As Democrats and their sycophantic cheerleaders in the mainstream media criticize protesting Americans who want their elected leaders to open up their states and their economies, one Stanford University researcher says that’s exactly what we should be doing.
Carefully and “thoughtfully,” of course, but definitely opening things back up. And what’s more, Dr. Scott W. Atlas thinks that, based on empirical evidence, total lockdowns weren’t good policy to begin with.
In an op-ed for The Hill Friday, Atlas — who has been studying the virus’ behavior and the policies implemented to ostensibly slow its spread — writes:
The tragedy of the COVID-19 pandemic appears to be entering the containment phase. Tens of thousands of Americans have died, and Americans are now desperate for sensible policymakers who have the courage to ignore the panic and rely on facts. Leaders must examine accumulated data to see what has actually happened, rather than keep emphasizing hypothetical projections; combine that empirical evidence with fundamental principles of biology established for decades; and then thoughtfully restore the country to function.
He lays out five basic facts about the virus that he says should guide the reopening policies set forth by governors and the Trump administration:
Fact 1: The overwhelming majority of people are not at significant risk of dying from COVID-19.
“The recent Stanford University antibody study now estimates that the fatality rate if infected is likely 0.1 to 0.2 percent, a risk far lower than previous World Health Organization estimates that were 20 to 30 times higher and that motivated isolation policies,” he writes.
Fact 2: Protecting people who are older and at greater risk of contracting the virus eliminates hospital overcrowding.
Again, that’s because younger people just aren’t susceptible to the virus or, at least, the most serious infections caused by the virus.
And, for what it’s worth, “Even early WHO reports noted that 80 percent of all cases were mild, and more recent studies show a far more widespread rate of infection and lower rate of serious illness,” Atlas writes.
Fact 3: Developing ‘herd immunity’ for our country is not possible while keeping people locked down.
That’s only going to prolong our problem, Atlas says. What’s more, it will make these dingbats in the mainstream media and their Democrat allies look like savants and prophets; in truth, saying there will be “a second wave” while keeping people isolated is a self-fulfilling prediction.
Indeed, that is the main purpose of widespread immunization in other viral diseases — to assist with population immunity. In this virus, we know that medical care is not even necessary for the vast majority of people who are infected. It is so mild that half of infected people are asymptomatic, shown in early data from the Diamond Princess ship, and then in Iceland and Italy. That has been falsely portrayed as a problem requiring mass isolation. In fact, infected people without severe illness are the immediately available vehicle for establishing widespread immunity.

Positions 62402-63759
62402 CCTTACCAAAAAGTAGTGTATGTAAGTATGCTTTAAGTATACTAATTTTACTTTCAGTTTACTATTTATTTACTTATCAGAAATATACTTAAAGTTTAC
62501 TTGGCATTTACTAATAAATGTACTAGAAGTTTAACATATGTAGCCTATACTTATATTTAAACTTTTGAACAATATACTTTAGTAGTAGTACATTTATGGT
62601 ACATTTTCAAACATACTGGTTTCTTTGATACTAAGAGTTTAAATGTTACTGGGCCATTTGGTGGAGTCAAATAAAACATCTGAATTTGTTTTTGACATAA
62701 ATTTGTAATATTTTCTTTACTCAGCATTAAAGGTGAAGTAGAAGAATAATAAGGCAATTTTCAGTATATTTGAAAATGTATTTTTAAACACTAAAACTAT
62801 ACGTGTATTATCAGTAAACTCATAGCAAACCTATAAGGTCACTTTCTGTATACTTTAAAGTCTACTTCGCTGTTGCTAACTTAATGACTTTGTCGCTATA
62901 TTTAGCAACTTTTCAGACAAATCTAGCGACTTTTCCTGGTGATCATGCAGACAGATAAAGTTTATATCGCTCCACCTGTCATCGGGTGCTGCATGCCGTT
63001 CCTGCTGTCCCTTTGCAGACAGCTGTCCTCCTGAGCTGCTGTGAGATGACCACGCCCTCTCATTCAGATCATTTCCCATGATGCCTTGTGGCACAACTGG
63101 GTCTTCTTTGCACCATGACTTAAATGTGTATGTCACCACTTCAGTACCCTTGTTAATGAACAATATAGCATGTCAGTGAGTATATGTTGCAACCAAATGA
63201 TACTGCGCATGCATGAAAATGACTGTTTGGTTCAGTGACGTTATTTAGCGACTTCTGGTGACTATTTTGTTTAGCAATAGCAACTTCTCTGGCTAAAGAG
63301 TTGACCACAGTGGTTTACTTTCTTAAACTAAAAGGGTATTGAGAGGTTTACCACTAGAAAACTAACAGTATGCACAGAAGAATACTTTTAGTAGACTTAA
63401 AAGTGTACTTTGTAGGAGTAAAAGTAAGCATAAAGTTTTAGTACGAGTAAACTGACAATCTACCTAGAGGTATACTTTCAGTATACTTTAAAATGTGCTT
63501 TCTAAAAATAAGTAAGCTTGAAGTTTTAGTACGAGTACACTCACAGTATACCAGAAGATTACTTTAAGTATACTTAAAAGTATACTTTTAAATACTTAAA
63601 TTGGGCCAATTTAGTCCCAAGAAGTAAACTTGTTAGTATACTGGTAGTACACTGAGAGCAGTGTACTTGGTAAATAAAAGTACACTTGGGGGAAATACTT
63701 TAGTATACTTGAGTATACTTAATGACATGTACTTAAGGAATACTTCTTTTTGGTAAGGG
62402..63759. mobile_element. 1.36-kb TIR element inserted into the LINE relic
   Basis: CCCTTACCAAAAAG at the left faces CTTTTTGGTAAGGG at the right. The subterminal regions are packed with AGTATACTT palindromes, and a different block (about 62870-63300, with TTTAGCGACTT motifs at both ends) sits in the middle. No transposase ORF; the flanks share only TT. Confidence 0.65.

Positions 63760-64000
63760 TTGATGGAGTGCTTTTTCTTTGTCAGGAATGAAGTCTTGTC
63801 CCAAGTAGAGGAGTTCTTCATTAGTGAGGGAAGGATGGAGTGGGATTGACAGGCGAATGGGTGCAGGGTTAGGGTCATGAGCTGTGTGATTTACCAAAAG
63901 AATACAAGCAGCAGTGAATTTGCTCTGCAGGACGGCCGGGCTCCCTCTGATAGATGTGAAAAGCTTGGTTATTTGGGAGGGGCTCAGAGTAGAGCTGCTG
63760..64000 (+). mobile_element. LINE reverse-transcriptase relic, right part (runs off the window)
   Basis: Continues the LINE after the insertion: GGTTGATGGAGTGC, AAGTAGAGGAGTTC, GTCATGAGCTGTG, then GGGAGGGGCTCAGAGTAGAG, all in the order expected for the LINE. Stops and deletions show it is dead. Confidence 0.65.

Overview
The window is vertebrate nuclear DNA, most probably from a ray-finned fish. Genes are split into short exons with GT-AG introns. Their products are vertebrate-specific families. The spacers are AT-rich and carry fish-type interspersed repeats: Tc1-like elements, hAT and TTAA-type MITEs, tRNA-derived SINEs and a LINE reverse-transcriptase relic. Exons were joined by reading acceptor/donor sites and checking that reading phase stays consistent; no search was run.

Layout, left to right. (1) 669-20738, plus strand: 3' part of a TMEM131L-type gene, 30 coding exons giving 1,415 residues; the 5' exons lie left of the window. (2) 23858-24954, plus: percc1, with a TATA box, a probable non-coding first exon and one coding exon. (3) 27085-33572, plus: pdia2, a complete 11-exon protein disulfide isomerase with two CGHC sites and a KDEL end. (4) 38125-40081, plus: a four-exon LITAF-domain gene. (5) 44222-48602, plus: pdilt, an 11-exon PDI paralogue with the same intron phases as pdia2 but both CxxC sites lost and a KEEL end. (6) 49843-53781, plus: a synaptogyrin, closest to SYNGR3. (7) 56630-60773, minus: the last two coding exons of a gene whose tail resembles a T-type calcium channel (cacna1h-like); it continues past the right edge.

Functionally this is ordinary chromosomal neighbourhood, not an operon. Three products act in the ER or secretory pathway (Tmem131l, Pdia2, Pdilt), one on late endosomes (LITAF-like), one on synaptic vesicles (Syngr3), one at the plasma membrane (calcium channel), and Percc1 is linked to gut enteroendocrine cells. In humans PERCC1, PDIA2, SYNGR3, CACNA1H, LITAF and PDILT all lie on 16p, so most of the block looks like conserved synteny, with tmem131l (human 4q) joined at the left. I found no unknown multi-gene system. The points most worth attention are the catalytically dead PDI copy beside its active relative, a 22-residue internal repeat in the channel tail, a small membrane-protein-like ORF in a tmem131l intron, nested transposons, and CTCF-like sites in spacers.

Fact 4: People who need medical treatment but can’t get it due to hypothetical projections (that have consistently been wrong) are dying.
One of the biggest ironies is that, during the coronavirus epidemic, hospitals are laying off hundreds of thousands of workers and many are teetering on the brink of bankruptcy because they’ve been told to clear out their wards and keep them clear so they can handle the ‘coronavirus surge’ — that never came (and isn’t coming).
So-called ‘elective surgeries’ that aren’t really elective have been postponed. But worse, Atlas says, the data show that people who had life-threatening conditions were never diagnosed:
Most states and many hospitals abruptly stopped “nonessential” procedures and surgery. That prevented diagnoses of life-threatening diseases, like cancer screening, biopsies of tumors now undiscovered and potentially deadly brain aneurysms. Treatments, including emergency care, for the most serious illnesses were also missed. Cancer patients deferred chemotherapy. An estimated 80 percent of brain surgery cases were skipped. Acute stroke and heart attack patients missed their only chances for treatment, some dying and many now facing permanent disability.
Fact 5: We know who the vulnerable among us are and we can continue to protect them without keeping the country on lockdown.
Exhibit A: See Sweden.
But beyond that, Atlas notes we can and should continue to protect those vulnerable populations — older Americans, people with pre-existing conditions and known comorbidities — without subjecting the vast majority of the country to stay-at-home restrictions.
“The appropriate policy, based on fundamental biology and the evidence already in hand, is to institute a more focused strategy like some outlined in the first place: Strictly protect the known vulnerable, self-isolate the mildly sick and open most workplaces and small businesses with some prudent large-group precautions,” Atlas writes. “Let’s stop underemphasizing empirical evidence while instead doubling down on hypothetical models. Facts matter.”